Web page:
This week it was my turn to nearly supervise a small installation and make sure that no harm came to. This exhibition ‘Suffolk Horse Power’ tells the story of the Suffolk Punch horse, a local agricultural breed famed for its strength and endurance pulling farm tools, but now in danger of disappearing after tractors became popular across East Anglia in the 1950s. Herbert Longe bought Abbot’s Hall in 1903 and bred the Suffolk Punch until about 1939 but must have sold them as he bought 2 horses to work the farm during the war. This strong link to Abbot’s Hall and important historical events is part of the reason we still have a Suffolk Punch at the museum.
Normally when people talk about hanging an exhibition, they mean attaching pictures to walls using brackets and screws, but working in the Victorian stable block (a Grade II listed building) meant that we couldn’t drill any holes, and everything had to hang from string looped round lots of different supports.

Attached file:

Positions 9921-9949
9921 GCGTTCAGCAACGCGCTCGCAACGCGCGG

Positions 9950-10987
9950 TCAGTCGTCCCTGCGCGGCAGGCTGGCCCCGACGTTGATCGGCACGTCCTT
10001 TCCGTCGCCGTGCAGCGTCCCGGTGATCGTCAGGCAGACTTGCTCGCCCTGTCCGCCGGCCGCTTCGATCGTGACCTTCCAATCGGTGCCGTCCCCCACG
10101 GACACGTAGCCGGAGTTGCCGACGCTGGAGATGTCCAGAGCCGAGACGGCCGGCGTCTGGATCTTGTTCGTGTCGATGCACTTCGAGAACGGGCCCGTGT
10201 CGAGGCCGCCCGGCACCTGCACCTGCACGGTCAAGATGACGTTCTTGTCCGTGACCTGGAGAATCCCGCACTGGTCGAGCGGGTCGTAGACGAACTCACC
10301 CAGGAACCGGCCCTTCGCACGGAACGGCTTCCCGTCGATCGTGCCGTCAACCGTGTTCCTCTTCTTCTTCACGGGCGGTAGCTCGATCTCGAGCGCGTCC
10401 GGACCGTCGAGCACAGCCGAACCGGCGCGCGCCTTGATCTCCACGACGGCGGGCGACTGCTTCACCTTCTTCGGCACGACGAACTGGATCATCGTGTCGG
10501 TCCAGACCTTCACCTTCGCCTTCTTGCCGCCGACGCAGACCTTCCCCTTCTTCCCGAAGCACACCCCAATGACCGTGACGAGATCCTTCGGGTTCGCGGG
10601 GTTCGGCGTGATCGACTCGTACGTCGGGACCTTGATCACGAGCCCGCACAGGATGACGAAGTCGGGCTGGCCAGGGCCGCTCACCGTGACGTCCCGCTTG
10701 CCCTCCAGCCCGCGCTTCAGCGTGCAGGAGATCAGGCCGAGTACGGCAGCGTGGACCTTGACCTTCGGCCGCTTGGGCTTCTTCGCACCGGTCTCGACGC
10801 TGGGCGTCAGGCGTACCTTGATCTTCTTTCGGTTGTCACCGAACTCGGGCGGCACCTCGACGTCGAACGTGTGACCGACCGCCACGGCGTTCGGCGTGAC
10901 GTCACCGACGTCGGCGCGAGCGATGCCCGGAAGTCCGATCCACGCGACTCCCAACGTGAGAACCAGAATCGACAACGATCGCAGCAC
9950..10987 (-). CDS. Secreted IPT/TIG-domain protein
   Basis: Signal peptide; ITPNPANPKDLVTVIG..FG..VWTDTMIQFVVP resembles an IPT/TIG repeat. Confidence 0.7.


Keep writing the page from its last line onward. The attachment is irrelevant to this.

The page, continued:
A timeline of the Suffolk Punch’s history hangs from rafters 2 metres above, old photos hang from rustic metal brackets and full-size photograph of a Suffolk Punch is carefully held in position by screws placed between metal bars and into blocks of left-over wood.
It was a long, cold day, but worth it in the end – the stable block has been brought to life to celebrate the story of a true local farming icon.
‘Suffolk Horse Power: Our Living Heritage’ is open until 4th November 2016 during normal museum opening hours. Entry is free.